Once you’ve created your binder by filling it with links, resources, photos or videos, you can share it via email, link it to anything, embed it in a blog or view it in presentation mode. Many educators are using LiveBinders to support their going paperless or to house their presentation materials for an upcoming conference. Or they might create one at an event and add links to it as the event is in progress. Creating a LiveBinder to support your lesson planning will save you time and become a living document that you can update anytime. Here's a binder that I created for my presentation in June at ISTE12 that's been viewed over 4,800 times! Take a look at it and think about ways that you could begin developing one to use in your classroom. Could it work for you?

@$$%(* _#@&^

<a rel="license" href=""><img alt="Creative Commons License" style="border-width:0" src="" /></a><br />This work is licensed under a <a rel="license" href="">Creative Commons Attribution-NonCommercial-ShareAlike 4.0 International License</a>.

So for the 2nd course- and for the 37th time, I have gone to the creative commons page to obtain the logo to put on my blog site.  I see everyone else has done that.  I have followed the directions. I have copied as directed.  I have selected "normal icon" vs "compact icon".  And when I put it on my blog- all I get is the above gibberish.  No icon to be seen.  I have gone back to the page, to the exact right section, what direction am I not following?  What did I not see?  Why can I save someone's life, change someone's world, accomplish significant things, yet I can't (for two courses in a row) figure out what directions I'm missing?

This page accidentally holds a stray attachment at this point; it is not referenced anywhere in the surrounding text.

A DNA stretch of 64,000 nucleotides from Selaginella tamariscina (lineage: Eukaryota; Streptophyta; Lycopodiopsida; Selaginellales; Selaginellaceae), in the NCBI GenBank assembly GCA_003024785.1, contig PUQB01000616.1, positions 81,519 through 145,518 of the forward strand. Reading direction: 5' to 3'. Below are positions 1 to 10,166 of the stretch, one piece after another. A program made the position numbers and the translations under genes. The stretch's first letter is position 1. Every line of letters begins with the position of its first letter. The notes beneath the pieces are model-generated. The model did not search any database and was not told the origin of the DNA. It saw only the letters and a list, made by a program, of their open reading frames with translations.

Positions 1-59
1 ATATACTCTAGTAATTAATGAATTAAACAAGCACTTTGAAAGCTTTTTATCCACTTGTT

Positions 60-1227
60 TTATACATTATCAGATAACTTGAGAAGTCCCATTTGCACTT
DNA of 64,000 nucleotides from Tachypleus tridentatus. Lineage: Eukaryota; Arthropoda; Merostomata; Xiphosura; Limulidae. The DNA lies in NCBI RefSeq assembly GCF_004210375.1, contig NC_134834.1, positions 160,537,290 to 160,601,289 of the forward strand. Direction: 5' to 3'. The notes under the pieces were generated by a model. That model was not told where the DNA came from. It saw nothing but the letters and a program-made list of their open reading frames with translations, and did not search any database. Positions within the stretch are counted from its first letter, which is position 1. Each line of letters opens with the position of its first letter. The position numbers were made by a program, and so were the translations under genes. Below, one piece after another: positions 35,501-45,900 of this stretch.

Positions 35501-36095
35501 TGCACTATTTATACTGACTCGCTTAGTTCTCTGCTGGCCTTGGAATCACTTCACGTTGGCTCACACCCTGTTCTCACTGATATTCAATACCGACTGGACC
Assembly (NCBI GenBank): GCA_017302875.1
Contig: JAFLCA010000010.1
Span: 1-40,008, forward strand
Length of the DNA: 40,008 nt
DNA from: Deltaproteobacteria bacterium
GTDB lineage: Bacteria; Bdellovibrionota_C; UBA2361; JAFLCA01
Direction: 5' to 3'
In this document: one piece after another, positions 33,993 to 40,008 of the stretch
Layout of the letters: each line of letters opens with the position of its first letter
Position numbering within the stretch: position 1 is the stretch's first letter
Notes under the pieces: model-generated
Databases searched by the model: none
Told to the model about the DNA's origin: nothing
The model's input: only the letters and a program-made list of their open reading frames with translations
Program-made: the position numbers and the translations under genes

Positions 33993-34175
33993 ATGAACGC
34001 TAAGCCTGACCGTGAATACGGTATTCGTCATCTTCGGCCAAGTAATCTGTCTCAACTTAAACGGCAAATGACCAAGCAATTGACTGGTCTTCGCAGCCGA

This, this exact thing, is the reason that I have a very conflicted and volatile relationship with technology.  The time and energy that can be required for such simple things astounds me.  The fact that I can ask the internet for information on a subject and get the world's information on that in a fraction of a second, astounds me.   Conflicted.